Should I go back and pick up that $20 bill? More seriously, I dont think people are totally aware of the degree of consolidation going on. It is not just hospitals. Specialties are consolidating. A single GI, cardiology or anesthesia group may cover many. many facilities. Groups like Mednax which concentrated on consolidating neonatologists are not trying to take over other specialties. My last few throwaways (real newsletter also) have had articles about how to sell your group profitably to one of these consolidating entities.

      Steve

    • -I can’t help but wonder how helpful you actually find standard economic theory (neo-classical equilibrium theory) helpful as a guide for policy evaluation and design.

      I think it’s been an enormously useful enterprise for evaluating a small-subset of idealized exchange interactions, but it’s almost entirely worthless as a tool for constructing or evaluating policy choices in a world that has virtually nothing in common with the set of computational exercises at the heart of post-Samuelson neo-classical econ.

      Do we really need recourse to platonic formalisms to determine whether the outputs from a competitive enterprise conducted in a world of imperfections is more likely to deliver higher quality outputs at a lower cost than a statutory monopoly in every case except those where there’s actually technically sound justification for a monopoly?

      Is it really that tough to evaluate the relative attributes of the Trabant and the Mercedes and determine which process led to the better car?

      In your opinion, is neo-classical econ, and the sub-domain of Welfare Economics actually a sufficient tool for evaluating policy choices? If not sufficient, how about necessary?

      Is there something in particular about health care that makes these tools more useful? Is there any realm of economic activity that actually delivers tangible outputs that has used the formalisms embedded in welfare economics to deliver a better product at a lower price? If not – what does that say about the prospects for using the precepts of welfare econ coupled with an inherently faulty political apparatus to improve the quality and reduce the cost of health care?

    • Hospitals are incredibly complex. They not only compete for patients, but the doctors who use their facilities are often not employees, meaning to be the best, they need to compete for the best doctors. Usually by offering first class facilities.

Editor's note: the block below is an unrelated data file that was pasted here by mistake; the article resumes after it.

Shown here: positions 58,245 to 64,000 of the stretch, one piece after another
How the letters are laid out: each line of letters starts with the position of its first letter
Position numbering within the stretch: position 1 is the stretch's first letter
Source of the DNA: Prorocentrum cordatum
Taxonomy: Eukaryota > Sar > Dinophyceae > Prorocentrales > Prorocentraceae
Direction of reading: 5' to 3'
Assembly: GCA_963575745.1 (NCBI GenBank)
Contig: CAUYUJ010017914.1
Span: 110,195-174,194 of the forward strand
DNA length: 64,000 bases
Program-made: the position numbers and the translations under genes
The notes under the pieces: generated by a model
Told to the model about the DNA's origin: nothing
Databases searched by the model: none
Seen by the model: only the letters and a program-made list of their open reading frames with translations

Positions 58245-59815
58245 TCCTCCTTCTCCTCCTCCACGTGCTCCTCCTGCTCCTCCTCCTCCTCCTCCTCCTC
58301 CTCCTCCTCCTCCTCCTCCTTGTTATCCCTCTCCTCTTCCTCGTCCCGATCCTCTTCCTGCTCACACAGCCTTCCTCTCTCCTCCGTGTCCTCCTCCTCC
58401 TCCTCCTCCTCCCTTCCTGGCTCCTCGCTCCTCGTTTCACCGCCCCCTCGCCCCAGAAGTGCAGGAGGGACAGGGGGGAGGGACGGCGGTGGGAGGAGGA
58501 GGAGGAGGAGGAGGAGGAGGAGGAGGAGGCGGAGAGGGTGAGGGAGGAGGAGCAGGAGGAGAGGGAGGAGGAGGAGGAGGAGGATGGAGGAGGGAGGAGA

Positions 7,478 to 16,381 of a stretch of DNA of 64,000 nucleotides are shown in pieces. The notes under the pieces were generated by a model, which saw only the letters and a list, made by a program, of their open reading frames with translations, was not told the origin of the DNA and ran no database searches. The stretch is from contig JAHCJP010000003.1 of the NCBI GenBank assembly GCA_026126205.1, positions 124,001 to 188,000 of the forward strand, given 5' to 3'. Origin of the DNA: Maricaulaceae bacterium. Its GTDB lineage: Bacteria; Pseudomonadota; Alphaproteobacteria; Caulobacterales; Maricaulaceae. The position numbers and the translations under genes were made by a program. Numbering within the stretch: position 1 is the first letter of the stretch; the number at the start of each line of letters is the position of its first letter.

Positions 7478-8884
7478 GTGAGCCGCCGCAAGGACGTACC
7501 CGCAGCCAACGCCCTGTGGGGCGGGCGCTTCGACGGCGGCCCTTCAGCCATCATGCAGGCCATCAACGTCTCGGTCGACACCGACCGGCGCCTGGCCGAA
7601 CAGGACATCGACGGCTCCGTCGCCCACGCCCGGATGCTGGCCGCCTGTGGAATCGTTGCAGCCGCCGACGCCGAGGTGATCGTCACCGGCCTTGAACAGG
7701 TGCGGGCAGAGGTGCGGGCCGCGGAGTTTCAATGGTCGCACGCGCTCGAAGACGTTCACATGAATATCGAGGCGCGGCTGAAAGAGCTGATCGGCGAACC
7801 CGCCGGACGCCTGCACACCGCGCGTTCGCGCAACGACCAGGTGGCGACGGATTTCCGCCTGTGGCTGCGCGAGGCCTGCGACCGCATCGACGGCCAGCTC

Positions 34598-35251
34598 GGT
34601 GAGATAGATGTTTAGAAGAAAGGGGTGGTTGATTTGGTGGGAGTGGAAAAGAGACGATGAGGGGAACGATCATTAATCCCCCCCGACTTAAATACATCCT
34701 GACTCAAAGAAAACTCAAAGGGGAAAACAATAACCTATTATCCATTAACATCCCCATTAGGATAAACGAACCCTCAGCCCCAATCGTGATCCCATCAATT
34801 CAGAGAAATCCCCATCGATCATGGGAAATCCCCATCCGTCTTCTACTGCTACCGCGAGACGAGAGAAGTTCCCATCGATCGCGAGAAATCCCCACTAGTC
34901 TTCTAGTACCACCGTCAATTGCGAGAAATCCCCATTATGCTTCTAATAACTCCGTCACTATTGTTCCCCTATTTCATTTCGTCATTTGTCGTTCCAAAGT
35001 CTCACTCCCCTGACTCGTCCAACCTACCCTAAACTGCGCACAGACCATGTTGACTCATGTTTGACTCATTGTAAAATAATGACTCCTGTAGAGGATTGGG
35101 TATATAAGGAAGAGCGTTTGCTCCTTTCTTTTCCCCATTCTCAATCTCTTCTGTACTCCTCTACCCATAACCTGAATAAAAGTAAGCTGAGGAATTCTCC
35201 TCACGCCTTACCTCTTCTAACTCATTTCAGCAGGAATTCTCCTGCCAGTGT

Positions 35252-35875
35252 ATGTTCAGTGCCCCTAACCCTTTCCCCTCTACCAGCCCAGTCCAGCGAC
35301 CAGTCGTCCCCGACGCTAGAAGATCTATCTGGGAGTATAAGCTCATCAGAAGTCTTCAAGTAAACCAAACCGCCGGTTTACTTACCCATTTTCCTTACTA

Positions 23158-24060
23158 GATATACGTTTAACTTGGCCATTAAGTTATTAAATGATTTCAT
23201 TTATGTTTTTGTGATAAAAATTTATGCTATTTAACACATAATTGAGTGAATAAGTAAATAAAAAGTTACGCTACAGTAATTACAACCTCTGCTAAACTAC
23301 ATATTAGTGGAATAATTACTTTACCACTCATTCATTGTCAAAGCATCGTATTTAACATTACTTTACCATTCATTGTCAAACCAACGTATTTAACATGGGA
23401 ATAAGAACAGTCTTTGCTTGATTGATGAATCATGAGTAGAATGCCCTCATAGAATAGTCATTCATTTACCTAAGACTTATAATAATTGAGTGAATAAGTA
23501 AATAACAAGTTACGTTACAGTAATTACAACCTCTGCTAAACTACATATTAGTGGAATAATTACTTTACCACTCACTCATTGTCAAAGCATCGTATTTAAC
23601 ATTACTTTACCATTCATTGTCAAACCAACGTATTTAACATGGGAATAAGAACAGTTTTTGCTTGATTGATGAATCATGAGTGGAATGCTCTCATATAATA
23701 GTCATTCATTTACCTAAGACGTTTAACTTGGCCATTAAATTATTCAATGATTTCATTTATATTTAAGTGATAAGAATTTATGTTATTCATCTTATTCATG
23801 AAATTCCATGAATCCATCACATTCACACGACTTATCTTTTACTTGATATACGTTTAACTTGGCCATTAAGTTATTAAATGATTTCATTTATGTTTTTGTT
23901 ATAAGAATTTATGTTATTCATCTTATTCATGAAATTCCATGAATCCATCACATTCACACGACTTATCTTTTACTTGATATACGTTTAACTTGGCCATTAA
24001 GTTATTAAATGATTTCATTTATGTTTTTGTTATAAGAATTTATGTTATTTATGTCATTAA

In the Boston market, which has plenty of hospitals, a health care plan would have trouble not covering the perceived best hospitals. So, being one of the best, provides some protection from price pressure.

      What the premier hospitals did was to buy up non-premier hospitals and bargain on price as a group, getting the price premium for the non-premium hospitals. Competition decreased and prices went up.

      Anyone who’s been in the situation of needing emergency care and having to read the fine print of their insurance policy while waiting for the ambulance is going to be vocal about their dissatisfaction.

    • Good post. The article is eye-opening and, if it holds up, I hope it gains wide currency as an antidote to the “managed care in the 90s was all about denying care” mantra.

      But I was momentarily stunned by the question “I wonder whether the medical arms race will return.” It did return, all the way back in 1998 or 1999. Three pieces of evidence for that:
      1. Cost trend shot upward after being more or less under control for about 5 years.
      2. Aetna (or United, I forget which was first) announced that they would no longer engage in hardball patient-directed tactics like aggressive UM. Fewer required referrals, etc.
      3. Insurers began moving away from capitation and back to almost entirely fee for service payment. (For hospitals, per diem vs DRG vs percent of charges)
      4. insurers decided to return to being more of the pass through entities of old, profiting by taking a cut off the top and competing on the size of the network rather than the degree of medical cost control. As you know, larger networks are more expensive, especially when it means all significant hospitals must be included and the hospitals can use that for leverage.
      5. There has been a building boom for hospitals going on for about a decade. The arms race doesn’t just take the form of fancy new equipment, but fancy new facilities.

      The backlash against managed care was directly responsible for #2, 3 and 4. I know it was widely discussed in the industry by 2004, when the explosion in costs had brought pressure again for new ways to manage care, but the industry was not in a good position to do so.

    • Oops, I meant five pieces of evidence, not three.

    • I would love to write a review on this topic if no one else is already doing it.